Cunningham: That’s pretty depressing that that is the dynamic. How much can they delay it? There are two bills. And I certainly don’t understand it as well as I should because things move so quickly. There’s a $1.2 trillion infrastructure bill.
And then there’s the $3.5 trillion, which supposedly will pass with reconciliation. There’s so much stuff in that $3.5 trillion. Is the parliamentarian actually going to say yes, all of this stuff is qualified as budget, and we’re going to pass it with reconciliation. Is that going to happen?
McCabe: They’re going to work over the parliamentarian. Basically, that $3.5 trillion bill has been written almost in coordination with the parliamentarian, basically working as the referee. And so everything that Democrats can’t pass on their own is going in the $1.5 billion. So you now have the factor of 10, 15, maybe 20 Republican senators who are moving heaven and earth to give the Democrats everything they can’t get in the reconciliation bill.
And the test vote of that was the filibuster. And the Republicans joined the Democrats to break the filibuster. And so now when that comes to the floor, it’s just a simple majority vote.
Cunningham: That is so depressing. And obviously, Lindsey and Mitch McConnell obviously believe they can do this without incurring any penalty back home.
McCabe: Well, you know, McConnell and Lindsey Graham, they just won reelection. Portman, who’s one of the guys leading the effort, was the budget director under George W. Bush. He loathes Trump and loathes conservatives. He’s retiring.
That’s why J.D. Vance is in that race. And you have Pat Toomey, who was once the darling of the conservative movement. He was president of the Club for Growth, and he’s retiring. So he’s part of it. Lisa Murkowski in Alaska, she’s got a tough primary fight.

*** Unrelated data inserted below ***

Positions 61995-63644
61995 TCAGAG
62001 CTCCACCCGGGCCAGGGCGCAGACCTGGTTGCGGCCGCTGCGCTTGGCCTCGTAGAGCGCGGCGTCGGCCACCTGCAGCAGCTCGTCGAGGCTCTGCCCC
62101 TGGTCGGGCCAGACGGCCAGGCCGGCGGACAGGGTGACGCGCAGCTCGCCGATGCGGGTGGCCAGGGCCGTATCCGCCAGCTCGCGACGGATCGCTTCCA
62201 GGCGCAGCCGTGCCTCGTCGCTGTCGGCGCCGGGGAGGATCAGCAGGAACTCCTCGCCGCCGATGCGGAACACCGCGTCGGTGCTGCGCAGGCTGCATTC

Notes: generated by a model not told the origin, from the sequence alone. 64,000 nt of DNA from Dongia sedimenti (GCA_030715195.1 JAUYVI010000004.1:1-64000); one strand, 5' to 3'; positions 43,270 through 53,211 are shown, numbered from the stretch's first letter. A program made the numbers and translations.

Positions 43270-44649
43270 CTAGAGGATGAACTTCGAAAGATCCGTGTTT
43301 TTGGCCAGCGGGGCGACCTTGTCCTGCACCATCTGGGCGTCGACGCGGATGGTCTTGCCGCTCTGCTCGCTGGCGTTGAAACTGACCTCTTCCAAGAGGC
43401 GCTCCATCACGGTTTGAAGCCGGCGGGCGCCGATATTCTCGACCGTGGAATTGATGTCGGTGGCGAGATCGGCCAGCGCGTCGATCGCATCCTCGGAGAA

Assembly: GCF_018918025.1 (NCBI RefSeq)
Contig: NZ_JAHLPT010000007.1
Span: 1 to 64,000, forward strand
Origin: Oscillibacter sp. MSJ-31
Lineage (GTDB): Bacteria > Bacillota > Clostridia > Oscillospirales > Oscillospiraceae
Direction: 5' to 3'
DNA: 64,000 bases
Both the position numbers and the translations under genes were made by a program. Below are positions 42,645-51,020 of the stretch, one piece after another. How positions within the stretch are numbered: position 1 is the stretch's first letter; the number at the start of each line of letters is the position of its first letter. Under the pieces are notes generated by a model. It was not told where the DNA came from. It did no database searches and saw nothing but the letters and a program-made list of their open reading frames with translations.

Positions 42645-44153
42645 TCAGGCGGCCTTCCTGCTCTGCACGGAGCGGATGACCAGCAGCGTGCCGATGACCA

She’s underwater in some polls that I’ve seen. And so the senators who are on their way out are walking around like zombie senators. And their only goal right now is to set themselves up for their retirement and private life and also set up 20 or 30 of their aides with lobbying jobs as beltway bandits.
And all of those sorts of cookies, treats, donuts, and ornaments are going to be stuck into that bill to help out these senators and their staffers when they return to private life.
Henry: Neil, Grant Henry here with Americans for Prosperity.
McCabe: Hi Grant.
Henry: Pertaining specifically to this $3.5 trillion plan, one would hope that through that bird rule amendment process you could theoretically cut out some of this nonsensical trash. The Pro Act stuff, the Green New Deal stuff, and increased healthcare spending.
But if that doesn’t happen, it will come across as a fairly transparent con in my mind against the American people. It’s exactly what you just said a second ago, Neil. This is just a grab bag, a kitchen sink way to pass all the legislation.
In the last minute we have here, let me ask: if that happens what are the ramifications for the midterm elections? Does it do anything towards that at the last minute here?
McCabe: I think, Grant, you know more than anybody else that this is going to dull the knife of Senate Republicans as they try to retake the chamber. What you’re seeing in House conservatives, they are mounting a serious campaign against this bill, and that’s going to drive up their chances of retaking the lower chamber. Of course, Kevin McCarthy is nowhere to be seen.
Cunningham: Neil, we are coming up on a break. Can you stay over with us?